Discovering Our Big Waste Problem
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A walk on the beach changed Elana Jadallah’s life. Seeing plastic pollution washing up on the seashore opened her eyes to see how her actions were having a harmful ripple effect on the water and lands she loves. Now, she helps businesses and individuals discover this truth too and learn how to reduce waste, eliminate single-use plastics, and live with less.
The Propane Education & Research Council partnered with her to see how propane fits into her sustainable lifestyle.
You are a firm believer in living a lifestyle that is as sustainable and waste-free as possible — what fueled your passion for wanting to live this way?
I was walking the beach, the waves loud in my ears and the sand soft in between my toes. Blue flecks dotted the shoreline. Red, yellow, and pink too. Soon, it’s all I could see. There were more colored flecks than there were seashells.
Plastic … micro particles of plastic. More than I could count or carry.
“Where was it coming from?” I thought.
That question changed my life.
The answer: everywhere. Me. My choices. You. Your choices. Corporations. And our support of them. And that’s where it all started. That experience, and the many that followed, began the process of unraveling and rebuilding. Of blowing my mind. Challenging the way I lived. And ultimately, cracking my mind wide open in the most beautiful of ways.
There are a lot of shocking truths and horrifying realities about our world but feeling wide awake and aware is EMPOWERING because it gives us the opportunity to care. To change. To speak. To vote. To live out of intention, respect and admiration for our earth, all beings that inhabit it, and the beautiful ecosystem we are a part of.
What is the positive impact that one individual or family can have on the earth when they commit to a sustainable lifestyle?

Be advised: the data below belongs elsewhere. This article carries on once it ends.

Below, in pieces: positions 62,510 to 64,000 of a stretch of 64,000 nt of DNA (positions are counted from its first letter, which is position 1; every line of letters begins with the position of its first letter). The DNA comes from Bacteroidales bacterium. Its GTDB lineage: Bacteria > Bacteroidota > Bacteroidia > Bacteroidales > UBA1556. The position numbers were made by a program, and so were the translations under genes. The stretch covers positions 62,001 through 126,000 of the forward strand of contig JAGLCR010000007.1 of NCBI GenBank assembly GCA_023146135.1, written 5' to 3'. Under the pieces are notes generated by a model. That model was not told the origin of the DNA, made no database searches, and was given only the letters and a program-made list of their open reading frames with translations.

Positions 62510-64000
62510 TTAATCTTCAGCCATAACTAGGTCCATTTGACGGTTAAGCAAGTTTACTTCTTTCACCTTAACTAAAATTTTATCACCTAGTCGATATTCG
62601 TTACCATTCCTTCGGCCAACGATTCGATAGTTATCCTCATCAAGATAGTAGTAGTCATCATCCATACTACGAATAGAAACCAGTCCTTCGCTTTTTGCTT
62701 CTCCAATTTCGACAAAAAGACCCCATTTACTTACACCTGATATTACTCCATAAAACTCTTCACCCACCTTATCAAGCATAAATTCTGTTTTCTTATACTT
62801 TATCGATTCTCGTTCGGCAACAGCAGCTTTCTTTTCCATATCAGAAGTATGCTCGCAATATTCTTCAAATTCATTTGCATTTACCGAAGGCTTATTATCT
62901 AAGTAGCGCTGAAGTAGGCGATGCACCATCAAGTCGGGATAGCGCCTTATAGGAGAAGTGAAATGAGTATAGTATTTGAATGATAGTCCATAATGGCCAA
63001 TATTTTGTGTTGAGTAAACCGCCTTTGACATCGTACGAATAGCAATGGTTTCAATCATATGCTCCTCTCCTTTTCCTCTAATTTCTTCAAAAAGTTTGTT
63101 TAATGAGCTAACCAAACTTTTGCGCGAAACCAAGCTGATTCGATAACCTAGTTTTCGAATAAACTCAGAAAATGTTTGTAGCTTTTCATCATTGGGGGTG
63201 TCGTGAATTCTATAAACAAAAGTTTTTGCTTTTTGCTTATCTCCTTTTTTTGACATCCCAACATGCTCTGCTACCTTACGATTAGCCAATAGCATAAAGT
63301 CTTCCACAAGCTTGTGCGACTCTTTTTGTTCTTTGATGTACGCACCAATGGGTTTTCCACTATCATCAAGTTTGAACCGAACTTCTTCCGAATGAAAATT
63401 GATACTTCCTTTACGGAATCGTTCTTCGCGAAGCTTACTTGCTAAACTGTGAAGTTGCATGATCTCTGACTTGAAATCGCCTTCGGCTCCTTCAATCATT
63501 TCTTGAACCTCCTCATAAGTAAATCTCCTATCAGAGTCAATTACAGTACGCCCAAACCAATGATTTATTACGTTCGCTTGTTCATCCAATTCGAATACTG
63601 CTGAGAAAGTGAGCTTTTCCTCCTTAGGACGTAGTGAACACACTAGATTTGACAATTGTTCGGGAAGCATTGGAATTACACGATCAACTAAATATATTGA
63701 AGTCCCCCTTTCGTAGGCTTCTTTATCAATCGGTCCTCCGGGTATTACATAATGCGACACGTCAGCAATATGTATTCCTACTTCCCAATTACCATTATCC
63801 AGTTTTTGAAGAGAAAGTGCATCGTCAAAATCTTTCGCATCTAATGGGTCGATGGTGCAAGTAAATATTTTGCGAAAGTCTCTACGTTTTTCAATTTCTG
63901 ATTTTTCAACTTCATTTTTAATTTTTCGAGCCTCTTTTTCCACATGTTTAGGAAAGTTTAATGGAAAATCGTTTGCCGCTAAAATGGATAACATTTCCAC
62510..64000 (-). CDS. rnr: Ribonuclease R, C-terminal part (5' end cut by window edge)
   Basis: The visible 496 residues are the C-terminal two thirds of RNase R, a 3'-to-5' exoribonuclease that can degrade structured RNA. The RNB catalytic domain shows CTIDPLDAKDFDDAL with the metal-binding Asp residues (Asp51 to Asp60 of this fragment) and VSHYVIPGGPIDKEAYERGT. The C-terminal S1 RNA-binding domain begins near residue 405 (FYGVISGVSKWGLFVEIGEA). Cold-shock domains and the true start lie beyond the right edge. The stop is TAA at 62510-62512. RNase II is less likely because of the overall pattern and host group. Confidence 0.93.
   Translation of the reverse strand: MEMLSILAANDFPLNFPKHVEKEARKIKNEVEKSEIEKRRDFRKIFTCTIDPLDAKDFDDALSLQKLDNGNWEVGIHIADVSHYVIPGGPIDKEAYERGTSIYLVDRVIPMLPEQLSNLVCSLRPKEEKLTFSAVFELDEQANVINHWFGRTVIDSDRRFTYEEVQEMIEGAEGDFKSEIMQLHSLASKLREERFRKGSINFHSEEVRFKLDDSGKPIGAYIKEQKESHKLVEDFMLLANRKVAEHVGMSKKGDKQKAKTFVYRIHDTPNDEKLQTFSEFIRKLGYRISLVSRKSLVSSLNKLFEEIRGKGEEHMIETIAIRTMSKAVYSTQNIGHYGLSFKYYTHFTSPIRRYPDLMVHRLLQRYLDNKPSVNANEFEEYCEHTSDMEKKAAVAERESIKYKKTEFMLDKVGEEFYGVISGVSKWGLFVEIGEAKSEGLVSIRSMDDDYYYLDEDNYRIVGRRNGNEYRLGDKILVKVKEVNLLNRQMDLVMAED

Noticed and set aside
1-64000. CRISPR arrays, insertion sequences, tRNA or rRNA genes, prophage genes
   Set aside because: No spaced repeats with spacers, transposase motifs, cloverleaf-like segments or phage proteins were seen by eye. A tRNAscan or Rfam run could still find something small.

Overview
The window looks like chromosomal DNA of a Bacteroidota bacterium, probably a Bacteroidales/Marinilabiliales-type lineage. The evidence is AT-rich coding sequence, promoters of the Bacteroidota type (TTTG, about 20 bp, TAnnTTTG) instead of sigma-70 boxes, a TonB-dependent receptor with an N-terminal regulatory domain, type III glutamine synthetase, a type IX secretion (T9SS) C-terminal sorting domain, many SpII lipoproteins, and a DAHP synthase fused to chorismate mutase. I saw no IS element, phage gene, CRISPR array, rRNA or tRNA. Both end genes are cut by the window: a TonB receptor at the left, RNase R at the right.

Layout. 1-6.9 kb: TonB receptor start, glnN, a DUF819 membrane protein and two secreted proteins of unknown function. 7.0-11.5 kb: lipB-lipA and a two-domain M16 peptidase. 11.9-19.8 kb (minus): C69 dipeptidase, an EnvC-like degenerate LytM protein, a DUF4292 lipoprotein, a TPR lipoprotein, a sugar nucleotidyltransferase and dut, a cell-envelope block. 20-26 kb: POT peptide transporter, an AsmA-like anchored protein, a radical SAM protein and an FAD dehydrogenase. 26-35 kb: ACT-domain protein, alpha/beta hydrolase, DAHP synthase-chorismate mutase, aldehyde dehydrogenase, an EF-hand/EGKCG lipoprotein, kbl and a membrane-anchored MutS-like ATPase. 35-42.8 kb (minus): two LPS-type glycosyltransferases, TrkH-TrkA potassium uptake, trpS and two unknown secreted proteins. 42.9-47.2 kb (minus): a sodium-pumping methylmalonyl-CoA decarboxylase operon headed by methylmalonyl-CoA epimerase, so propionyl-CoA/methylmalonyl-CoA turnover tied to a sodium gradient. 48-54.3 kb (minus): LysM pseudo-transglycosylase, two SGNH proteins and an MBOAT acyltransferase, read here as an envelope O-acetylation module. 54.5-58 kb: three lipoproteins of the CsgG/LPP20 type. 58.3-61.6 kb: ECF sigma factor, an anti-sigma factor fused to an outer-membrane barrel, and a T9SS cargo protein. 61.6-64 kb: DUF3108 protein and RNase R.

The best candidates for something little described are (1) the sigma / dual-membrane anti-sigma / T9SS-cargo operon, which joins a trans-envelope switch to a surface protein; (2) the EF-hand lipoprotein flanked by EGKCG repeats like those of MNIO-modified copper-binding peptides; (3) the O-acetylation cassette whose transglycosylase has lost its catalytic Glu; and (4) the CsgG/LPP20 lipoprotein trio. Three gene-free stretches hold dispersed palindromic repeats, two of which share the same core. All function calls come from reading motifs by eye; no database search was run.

We’ve read the idea that — “It’s only 1 straw,” said 8 billion people — illustrating the power of our individual choices when it comes to negative impact. This same principal applies to positive impact too. Our choices add up, they multiply, and they shift industries. Our demand helps shape the supply.
By downloading & reading your Sustainable Living Starter Guide, we learned that paper grocery bags aren’t necessarily better than plastic ones. Can you share a couple other examples of alternatives we think are helping the environment, but are really not?
Yes — reusable is truly the best option. We don’t need to be cutting down two-hundred-year-old trees so that we can all carry our groceries home. Bring a tote bag! Or a hack that I’ve seen recently is just placing your items in your cart (no bags needed) and keep a basket in your trunk that you can transfer your groceries into in the parking lot. When you get home, just bring the basket inside and unload!
Alternatives that we think are helping that really aren’t — bioplastics. Read more here.
Recycling plastic. I think a lot of people think using single-use plastic isn’t problematic because “they recycle it!” Truth is, only 9% of all plastic EVER CREATED has been recycled. It mostly just gets shipped off to other countries to sit in landfills or ends up in our oceans. Instead, it’s better to refuse, reduce & reuse.
Clothing made from recycled plastic. It’s certainly better than virgin synthetic plastic BUT millions of microplastics are entering our waterways when we wash synthetics, especially recycled ones. If you’re buying synthetic fabrics of any kind, make sure to get a microfiber filter for your washing machine and start buying more organic materials.
You recently switched over to propane to heat your home in Maine and are planning to install a propane stove soon. Why did you decide to make the switch to propane?
We were looking into solar power for the home but learned that in states that experience winter like Maine, you cannot just have a solar-powered heat pump for instance. You need a reliable source of heat for when it dips below 25ºF (which is often) and propane was the cleanest, most efficient option.